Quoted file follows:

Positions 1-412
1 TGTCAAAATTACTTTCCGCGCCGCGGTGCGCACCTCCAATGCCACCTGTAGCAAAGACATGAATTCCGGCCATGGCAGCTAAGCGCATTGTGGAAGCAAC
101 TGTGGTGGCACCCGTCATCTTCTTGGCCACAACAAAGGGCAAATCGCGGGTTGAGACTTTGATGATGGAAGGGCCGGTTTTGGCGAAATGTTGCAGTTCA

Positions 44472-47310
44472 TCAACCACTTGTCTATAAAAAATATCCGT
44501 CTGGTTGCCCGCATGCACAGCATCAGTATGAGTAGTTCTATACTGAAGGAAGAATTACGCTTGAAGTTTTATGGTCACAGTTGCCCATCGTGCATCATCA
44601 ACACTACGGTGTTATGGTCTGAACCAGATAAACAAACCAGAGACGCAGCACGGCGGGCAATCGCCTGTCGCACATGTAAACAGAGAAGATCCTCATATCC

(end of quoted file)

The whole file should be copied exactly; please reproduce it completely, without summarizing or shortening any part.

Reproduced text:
Positions 1-412
1 TGTCAAAATTACTTTCCGCGCCGCGGTGCGCACCTCCAATGCCACCTGTAGCAAAGACATGAATTCCGGCCATGGCAGCTAAGCGCATTGTGGAAGCAAC
101 TGTGGTGGCACCCGTCATCTTCTTGGCCACAACAAAGGGCAAATCGCGGGTTGAGACTTTGATGATGGAAGGGCCGGTTTTGGCGAAATGTTGCAGTTCA

Positions 44472-47310
44472 TCAACCACTTGTCTATAAAAAATATCCGT
44501 CTGGTTGCCCGCATGCACAGCATCAGTATGAGTAGTTCTATACTGAAGGAAGAATTACGCTTGAAGTTTTATGGTCACAGTTGCCCATCGTGCATCATCA
44601 ACACTACGGTGTTATGGTCTGAACCAGATAAACAAACCAGAGACGCAGCACGGCGGGCAATCGCCTGTCGCACATGTAAACAGAGAAGATCCTCATATCC